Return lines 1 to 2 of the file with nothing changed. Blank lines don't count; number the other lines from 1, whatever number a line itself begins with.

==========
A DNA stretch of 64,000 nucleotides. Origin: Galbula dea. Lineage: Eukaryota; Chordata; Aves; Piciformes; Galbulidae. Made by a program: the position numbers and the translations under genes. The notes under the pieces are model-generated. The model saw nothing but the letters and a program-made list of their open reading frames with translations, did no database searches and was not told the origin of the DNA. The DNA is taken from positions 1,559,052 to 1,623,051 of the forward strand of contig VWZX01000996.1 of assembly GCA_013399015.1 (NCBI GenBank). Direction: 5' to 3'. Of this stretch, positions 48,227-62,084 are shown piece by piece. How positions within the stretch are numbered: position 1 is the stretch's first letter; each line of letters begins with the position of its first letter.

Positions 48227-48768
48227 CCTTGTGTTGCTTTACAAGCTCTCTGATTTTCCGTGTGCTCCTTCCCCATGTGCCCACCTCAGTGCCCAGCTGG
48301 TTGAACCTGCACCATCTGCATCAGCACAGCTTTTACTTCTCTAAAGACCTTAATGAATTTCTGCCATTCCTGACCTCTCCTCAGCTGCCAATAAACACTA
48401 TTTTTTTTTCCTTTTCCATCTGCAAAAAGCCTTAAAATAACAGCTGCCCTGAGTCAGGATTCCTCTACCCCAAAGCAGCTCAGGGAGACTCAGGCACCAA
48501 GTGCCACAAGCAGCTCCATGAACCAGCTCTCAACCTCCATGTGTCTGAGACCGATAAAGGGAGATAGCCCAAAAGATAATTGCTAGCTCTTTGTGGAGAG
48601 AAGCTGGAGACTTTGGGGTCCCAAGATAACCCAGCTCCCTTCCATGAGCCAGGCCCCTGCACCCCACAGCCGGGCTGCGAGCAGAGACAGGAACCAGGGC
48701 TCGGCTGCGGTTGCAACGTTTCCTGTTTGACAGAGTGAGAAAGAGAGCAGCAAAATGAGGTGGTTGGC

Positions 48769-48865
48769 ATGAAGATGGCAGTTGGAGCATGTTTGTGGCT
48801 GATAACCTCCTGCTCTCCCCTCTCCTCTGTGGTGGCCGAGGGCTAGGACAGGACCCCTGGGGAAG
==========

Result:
A DNA stretch of 64,000 nucleotides. Origin: Galbula dea. Lineage: Eukaryota; Chordata; Aves; Piciformes; Galbulidae. Made by a program: the position numbers and the translations under genes. The notes under the pieces are model-generated. The model saw nothing but the letters and a program-made list of their open reading frames with translations, did no database searches and was not told the origin of the DNA. The DNA is taken from positions 1,559,052 to 1,623,051 of the forward strand of contig VWZX01000996.1 of assembly GCA_013399015.1 (NCBI GenBank). Direction: 5' to 3'. Of this stretch, positions 48,227-62,084 are shown piece by piece. How positions within the stretch are numbered: position 1 is the stretch's first letter; each line of letters begins with the position of its first letter.

Positions 48227-48768